Benefits of Using Lipid-Lowering Agents Persist After Trials End



NEW ORLEANS – In major clinical trials of lipid-lowering agents, the mortality benefit derived from medical therapy persists long after the studies end, according to a meta-analysis presented at the annual meeting of the American College of Cardiology.

Furthermore, placebo recipients who cross over to lipid-lowering therapy in the open-label phases of the studies demonstrate survival benefits as well, but never attain the protection achieved by being randomized to active treatment earlier on, according to Dr. William J. Kostis of Massachusetts General Hospital, Boston. "Persons with risk factors for coronary artery disease should be treated early," Dr. Kostis said in an interview. "The sooner you treat, the better."

He and his colleagues searched several major databases to identify randomized trials of lipid-lowering therapies that also contained an analysis of patient outcomes after the randomized portion of the trials had ended and an open-label phase had begun. Active treatment in the trials involved statins, niacin, cholestyramine, or gemfibrozil.

The analysis included eight clinical trials involving 44,255 patients, of whom 8,144 died during follow-up.

The average patient remained on the assigned treatment for approximately 5 years and was on the lipid-lowering agent in the open-label phase for approximately 6 years.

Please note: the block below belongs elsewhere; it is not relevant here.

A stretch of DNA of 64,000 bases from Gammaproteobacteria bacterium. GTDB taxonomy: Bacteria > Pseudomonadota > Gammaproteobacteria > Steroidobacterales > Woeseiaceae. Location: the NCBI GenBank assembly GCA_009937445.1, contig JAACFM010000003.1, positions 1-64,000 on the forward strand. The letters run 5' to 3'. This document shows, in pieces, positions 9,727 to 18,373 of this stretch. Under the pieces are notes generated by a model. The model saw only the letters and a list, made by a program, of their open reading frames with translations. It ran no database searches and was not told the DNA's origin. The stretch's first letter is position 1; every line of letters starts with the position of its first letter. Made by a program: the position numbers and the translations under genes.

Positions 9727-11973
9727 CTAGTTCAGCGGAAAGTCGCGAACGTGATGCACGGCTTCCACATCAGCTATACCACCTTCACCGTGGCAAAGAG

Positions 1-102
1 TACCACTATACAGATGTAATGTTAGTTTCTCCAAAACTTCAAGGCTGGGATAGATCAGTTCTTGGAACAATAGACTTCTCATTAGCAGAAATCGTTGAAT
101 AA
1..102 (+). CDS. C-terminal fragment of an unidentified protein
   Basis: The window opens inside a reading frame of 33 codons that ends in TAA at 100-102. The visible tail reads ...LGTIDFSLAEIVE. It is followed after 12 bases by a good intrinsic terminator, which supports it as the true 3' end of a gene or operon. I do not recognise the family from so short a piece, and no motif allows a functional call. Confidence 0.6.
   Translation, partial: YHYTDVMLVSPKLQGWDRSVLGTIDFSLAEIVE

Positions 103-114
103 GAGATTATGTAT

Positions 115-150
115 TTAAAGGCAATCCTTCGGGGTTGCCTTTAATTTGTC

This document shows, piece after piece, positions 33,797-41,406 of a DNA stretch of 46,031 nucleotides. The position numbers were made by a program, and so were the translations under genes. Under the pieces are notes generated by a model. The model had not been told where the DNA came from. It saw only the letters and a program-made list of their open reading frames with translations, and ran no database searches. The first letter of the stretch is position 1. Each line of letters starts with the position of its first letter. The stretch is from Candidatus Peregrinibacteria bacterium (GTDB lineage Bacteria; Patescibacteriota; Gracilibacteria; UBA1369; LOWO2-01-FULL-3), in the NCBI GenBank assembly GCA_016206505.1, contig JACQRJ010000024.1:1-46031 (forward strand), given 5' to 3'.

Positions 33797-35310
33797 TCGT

During the randomized phase of the trials, the mean all-cause mortality was significantly lower for the active treatment group (odds ratio, 0.84; P = .0006), as was cardiovascular mortality (0.72; P less than .001). The lower mortality among those initially receiving active therapy persisted during the open-label follow-up phase (OR, 0.90; P = .0035), as did the reduction in cardiovascular mortality (OR, 0.82; P = .0014).

"Being treated with a beneficial medication for a longer period of time is better, possibly because we are arresting pathophysiology at an earlier stage," Dr. Kostis proposed. He added that statins may be reducing the size of infarcts in patients who have myocardial infarctions.

Dr. Patrick Moriarty, a lipid specialist and a professor of medicine at the University of Kansas in Kansas City, agreed. "We need to start lipid-lowering therapy early to get the most benefit," and this includes interventions in children when necessary, he added.

"We treat pediatric patients all the time," he said, "not only those with familial hyperlipidemias but also those with metabolic syndrome. ... The future emphasis will be, ‘the sooner the better.’ "

Dr. Kostis and Dr. Moriarty reported having no relevant conflicts of interest.

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